I stood besides him watching his partner sail away, and I asked him if he expected a big catch. He looked at me with a faint smile. The last big catch was apparently three years ago. Pollution, climate change, and big industrial sized fishing boats work against these smaller fishermen.
The sea has not been very kind to them in the recent years.
You can look at the water and get a sense of the catch. Those days are gone when the sea would reward us each and every time we ventured in.
The fisherman lamented and walked away, and his partner was no longer visible in the sea. On a good day, they catch about 30-40kgs of fish as opposed to 100 plus kgs few years ago.
But they still do what they have to do.
I found a few things particularly interesting. For example, all the senior fishermen I spoke to knew the kind of catch they would get, just by looking at the way the water moved. Their experience and learning from the sea are real and rich.
The older fisherwomen, as she smashed a fish’s eye, made an interesting statement. She compared the adjoining rainforest in Agumbe (not too far from coastal Karnataka) with the sea and said how similar they are.
She had her own way of justifying –
The forest can be unforgiving if you mess with its ecosystem, so can the sea.
If the forest gets wild (too hot she meant), it pour, so does the sea.
All the animals in the forest are also present in the sea too (comparing elephants in the forest to the sea elephant).
These stories and observations are passed on from one generation to another. Most evenings while the family gathers to untangle the fish from the nets, the older members of the family share their experience and wisdom with the younger ones.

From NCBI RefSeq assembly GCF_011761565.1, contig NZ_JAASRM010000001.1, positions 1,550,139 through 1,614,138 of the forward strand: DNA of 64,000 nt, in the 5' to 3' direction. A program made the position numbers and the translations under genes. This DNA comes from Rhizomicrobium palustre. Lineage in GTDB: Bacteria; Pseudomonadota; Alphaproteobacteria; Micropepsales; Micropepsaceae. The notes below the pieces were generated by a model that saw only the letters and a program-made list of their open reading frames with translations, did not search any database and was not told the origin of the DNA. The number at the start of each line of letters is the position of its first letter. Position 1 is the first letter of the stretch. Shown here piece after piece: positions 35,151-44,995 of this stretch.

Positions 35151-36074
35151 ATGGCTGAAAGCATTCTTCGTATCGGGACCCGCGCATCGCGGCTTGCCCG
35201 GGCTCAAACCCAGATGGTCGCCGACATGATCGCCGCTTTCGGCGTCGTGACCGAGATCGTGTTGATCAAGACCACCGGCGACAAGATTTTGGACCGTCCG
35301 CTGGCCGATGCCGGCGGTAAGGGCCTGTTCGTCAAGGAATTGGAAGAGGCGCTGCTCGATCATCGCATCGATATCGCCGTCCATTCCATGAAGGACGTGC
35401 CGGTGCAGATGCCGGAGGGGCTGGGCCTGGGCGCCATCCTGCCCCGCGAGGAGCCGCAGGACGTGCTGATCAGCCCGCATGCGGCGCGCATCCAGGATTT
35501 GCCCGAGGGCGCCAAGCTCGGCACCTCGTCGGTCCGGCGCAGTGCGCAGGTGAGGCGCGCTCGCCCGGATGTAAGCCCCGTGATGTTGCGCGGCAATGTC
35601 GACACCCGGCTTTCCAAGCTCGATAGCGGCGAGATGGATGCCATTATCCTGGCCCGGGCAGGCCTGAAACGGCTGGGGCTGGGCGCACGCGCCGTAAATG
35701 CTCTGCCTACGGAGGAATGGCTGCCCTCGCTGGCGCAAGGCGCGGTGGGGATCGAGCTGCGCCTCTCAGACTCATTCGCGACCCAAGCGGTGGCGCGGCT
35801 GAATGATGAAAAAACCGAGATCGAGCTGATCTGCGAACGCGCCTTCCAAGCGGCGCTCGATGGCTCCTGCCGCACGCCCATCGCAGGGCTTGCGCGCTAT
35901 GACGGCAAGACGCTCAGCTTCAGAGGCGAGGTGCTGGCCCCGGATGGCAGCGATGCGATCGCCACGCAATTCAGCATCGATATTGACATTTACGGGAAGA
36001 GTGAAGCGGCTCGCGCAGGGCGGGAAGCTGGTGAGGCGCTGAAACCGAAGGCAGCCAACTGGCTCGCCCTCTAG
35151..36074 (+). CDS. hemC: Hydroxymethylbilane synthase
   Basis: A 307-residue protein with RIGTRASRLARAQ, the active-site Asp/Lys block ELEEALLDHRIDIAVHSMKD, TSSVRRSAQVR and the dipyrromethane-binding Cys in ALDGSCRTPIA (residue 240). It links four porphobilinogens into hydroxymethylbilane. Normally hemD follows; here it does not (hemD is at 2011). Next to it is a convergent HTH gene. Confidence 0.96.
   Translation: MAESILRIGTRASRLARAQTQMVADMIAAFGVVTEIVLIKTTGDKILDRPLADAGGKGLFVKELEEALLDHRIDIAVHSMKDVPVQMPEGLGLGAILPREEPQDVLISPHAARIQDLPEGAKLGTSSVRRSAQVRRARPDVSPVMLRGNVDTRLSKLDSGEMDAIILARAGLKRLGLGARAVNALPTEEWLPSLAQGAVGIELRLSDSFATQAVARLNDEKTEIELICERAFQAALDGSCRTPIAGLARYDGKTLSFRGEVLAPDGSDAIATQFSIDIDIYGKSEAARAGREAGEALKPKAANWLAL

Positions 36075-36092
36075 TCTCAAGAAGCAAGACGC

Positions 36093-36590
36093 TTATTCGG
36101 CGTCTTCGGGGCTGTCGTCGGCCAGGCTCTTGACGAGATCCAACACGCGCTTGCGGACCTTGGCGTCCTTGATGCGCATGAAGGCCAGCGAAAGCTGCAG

They even encourage the kids to learn to fish from a very young age by delegating fishing tasks.
The sea and the beach is where these kids spend most of their free time, be it playing or figuring the craft of reading the waters. I guess this is how local community develops an emotional bond with the sea.
But at the same time, most of the kids do goto schools and aspire do lead a life beyond fishing. While it is a step towards progress, somewhere it feels that these little stories and observations will eventually get lost and washed away in the sea.
As the sun sets at horizon, the men who ventured into the sea return, the fishing community leave their fishing nets overnight, hoping for a better catch tomorrow.
The sea calms down, the birds fly back, and you only hear the sound of the waves. Suddenly not a soul around, and a different drama unfolds.
The stars emerge, and gives you a breathtaking view of the sea, stars, and the cosmos.
The view was surreal and beyond what I expected. I was even lucky to spot a few Pleiades meteors, and I probably captured on in this image too (top right).
I know I’ve not had enough of Costal Karnataka and I know I’ll visit again.
A few more images from the trip –
Do click on the images and see them on a large screen 🙂
Until the next time!